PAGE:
Stop Wastewater from Polluting Our Rivers and Oceans

WaterTest

Target: EPA Administrator Lisa P. Jackson

Goal: Adjust the failures in the biochemical oxygen demand test, which is used to gauge the effectiveness of wastewater treatment plants.

The biochemical oxygen demand test was created in 1920 to measure water pollution. This is frequently used as a guideline to gauge the effectiveness of wastewater treatment plants. Unfortunately, the improper application of this test resulted in the failure of the Clean Water Act of 1972 to be implemented.

The improper testing procedure resulted in incorrect results that ignored sixty percent of the pollution in sewage that wastewater treatment plants are supposed to eliminate. This failure to produce accurate results allowed the EPA to simply shelve its plans for the implementation of the Clean Water Act, which would have served to eliminate all wastewater pollution over a thirteen-year time period.

With improper testing in place, nitrogenous (urine and protein based) waste goes virtually ignored. The pollution caused by this waste acts as a catalyst for environmentally damaging algae blooms that create dead zones, red tides, and contribute to the destruction of coral reefs.

It has been nearly thirty years since the EPA admitted that incorrect testing led directly to these problems. Sadly, in the intervening time period, the organization has refused to correct the test and related regulations.

In addition to nitrogenous waste (euphemistically termed “nutrient pollution”), there is also a considerable concern surrounding a lack of transparency in how waste treatment plants are treating sewage and what the total effluent waste load is for receiving bodies of water.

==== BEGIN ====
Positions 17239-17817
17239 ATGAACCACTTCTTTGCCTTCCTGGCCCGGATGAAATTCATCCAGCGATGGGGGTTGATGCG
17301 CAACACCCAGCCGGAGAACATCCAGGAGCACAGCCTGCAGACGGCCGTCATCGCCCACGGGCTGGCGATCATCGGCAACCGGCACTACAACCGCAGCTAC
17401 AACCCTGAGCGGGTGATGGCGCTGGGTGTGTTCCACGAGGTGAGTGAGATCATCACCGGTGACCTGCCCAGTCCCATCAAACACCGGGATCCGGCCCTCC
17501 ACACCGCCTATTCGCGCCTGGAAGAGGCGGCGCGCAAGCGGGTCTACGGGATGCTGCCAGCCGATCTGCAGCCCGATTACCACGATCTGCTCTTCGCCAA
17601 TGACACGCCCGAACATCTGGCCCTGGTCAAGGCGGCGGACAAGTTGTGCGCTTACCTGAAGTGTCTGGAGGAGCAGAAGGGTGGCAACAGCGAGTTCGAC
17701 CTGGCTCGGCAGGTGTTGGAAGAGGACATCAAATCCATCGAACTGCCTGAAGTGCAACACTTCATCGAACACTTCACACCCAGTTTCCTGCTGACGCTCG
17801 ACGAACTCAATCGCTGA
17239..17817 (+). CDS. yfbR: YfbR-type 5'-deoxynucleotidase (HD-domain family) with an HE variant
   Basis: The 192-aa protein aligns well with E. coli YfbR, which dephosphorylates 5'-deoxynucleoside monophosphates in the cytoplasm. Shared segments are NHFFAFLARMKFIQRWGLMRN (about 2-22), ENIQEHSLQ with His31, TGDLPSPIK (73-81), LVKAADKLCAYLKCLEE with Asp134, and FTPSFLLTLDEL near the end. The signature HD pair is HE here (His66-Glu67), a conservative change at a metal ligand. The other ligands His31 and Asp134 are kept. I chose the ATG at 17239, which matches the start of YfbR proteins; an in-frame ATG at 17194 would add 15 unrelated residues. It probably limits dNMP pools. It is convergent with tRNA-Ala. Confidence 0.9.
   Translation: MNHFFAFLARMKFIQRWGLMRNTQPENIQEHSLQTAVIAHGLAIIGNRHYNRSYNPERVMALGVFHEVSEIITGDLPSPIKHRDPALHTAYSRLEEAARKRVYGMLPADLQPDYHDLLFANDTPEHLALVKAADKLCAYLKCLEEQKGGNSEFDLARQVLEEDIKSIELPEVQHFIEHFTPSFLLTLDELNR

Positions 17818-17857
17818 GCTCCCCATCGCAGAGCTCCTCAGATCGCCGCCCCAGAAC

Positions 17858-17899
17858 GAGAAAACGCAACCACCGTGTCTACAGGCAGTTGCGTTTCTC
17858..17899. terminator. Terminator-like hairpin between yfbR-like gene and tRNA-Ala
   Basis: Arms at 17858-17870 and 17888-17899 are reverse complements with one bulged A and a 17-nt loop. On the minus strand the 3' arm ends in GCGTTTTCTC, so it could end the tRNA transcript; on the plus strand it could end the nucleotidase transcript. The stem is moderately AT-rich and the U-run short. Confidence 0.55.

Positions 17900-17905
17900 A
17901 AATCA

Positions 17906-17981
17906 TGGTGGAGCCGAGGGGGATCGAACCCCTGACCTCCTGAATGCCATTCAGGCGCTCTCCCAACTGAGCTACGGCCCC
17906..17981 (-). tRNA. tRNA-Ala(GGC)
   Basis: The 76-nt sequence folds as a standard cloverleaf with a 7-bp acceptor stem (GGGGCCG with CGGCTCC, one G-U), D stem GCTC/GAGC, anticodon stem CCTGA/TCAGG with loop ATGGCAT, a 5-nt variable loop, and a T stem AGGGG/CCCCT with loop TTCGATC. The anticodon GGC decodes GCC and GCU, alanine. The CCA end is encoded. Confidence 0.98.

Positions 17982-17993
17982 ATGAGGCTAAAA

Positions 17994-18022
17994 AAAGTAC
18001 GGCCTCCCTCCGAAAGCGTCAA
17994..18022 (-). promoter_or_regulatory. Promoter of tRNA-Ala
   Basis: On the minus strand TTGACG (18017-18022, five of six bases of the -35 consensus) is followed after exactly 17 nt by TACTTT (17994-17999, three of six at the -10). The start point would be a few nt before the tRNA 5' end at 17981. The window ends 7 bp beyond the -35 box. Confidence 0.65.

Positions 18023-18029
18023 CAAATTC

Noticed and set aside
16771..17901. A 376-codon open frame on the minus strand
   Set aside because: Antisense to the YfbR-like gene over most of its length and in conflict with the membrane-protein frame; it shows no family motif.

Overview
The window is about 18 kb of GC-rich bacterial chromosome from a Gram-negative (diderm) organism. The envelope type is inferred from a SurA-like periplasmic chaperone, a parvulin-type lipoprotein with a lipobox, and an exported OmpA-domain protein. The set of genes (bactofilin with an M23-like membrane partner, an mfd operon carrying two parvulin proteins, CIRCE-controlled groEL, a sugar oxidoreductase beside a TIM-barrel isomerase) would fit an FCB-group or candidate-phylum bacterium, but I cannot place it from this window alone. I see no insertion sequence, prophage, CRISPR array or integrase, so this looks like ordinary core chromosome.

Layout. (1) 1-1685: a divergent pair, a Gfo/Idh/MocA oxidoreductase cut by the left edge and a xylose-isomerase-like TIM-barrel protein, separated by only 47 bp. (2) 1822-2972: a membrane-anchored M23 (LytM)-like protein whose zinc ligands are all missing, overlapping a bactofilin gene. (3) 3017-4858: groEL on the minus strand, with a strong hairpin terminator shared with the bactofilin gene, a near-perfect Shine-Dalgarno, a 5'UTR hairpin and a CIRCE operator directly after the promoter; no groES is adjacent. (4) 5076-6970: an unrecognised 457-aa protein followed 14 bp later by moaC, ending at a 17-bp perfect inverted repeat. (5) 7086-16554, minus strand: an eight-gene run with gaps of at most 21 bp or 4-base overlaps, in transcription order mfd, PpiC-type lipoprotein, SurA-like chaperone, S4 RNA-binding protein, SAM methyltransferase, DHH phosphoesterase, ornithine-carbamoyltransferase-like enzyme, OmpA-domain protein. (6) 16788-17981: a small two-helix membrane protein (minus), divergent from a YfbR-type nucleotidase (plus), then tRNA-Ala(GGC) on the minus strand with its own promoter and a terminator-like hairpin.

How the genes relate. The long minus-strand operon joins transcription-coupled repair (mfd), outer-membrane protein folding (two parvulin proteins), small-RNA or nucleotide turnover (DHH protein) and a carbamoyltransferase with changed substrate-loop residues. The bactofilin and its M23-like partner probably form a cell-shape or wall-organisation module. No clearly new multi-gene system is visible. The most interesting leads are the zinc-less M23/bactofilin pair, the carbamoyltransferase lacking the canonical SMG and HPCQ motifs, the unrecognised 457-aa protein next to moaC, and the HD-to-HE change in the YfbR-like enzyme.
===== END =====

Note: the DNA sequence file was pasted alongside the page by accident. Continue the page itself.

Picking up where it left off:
Until testing is corrected and regulations adjusted accordingly, the government will continue to be forced to spend time and resources counteracting the resulting nutrient pollution. I urge you to instead ask the government to treat the cause of this problem and eliminate nutrient pollution from becoming an issue. Ask the EPA to correct its biochemical oxygen demand test and adjust regulations to eliminate nitrogenous wastewater from flowing into our rivers and oceans.

PETITION LETTER:

Dear Administrator Jackson,

Created in 1920, the biochemical oxygen demand test was devised as a means of measuring water pollution. The primary application of this test is to monitor the effectiveness of wastewater treatment plants.

Unfortunately, improper application of this test has led to the failure of the Clean Water Act of 1972 to be properly implemented. This act was intended to eliminate water pollution within a thirteen-year time period from 1972 to 1985. Twenty-seven years later, this still is not the case.

The incorrect results that have stemmed from improper testing have led to nearly sixty percent of the waste-water pollution that sewage treatment plants are supposed to eliminate going ignored. This is primarily nitrogenous (urine and protein based) waste.

This form of waste, euphemistically termed “nutrient pollution”, can act as a catalyst for environmentally damaging algae blooms. These blooms create dead zones, red tides, and contribute to the destruction of coral reefs by starving them of oxygen and sunlight.

Nearly thirty years ago, the EPA admitted that there was fault within the testing procedure, yet across that entire time from nothing has been done to rectify the faulty procedure.

The time has come to resolve this issue and make good on the promise of the Clean Water Act by implementing proper testing procedures and regulations surrounding the treatment of wastewater by sewage treatment plants. In addition, greater transparency must be given with regards to both the treatment processes utilized by these plants and the volume of effluent waste being dumped in national water sources.

Protect the environment from nutrient pollution by addressing the root of the problem, improper testing and regulations, before countless more time and resources are devoted to the results of this failed process.

Sincerely,

[Your Name Here]

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515 Signatures

  • Eric von Borstel
  • Mal Gaff
  • Hermann Kastner
  • sheila childs
  • joan walker
  • jeff hopkins
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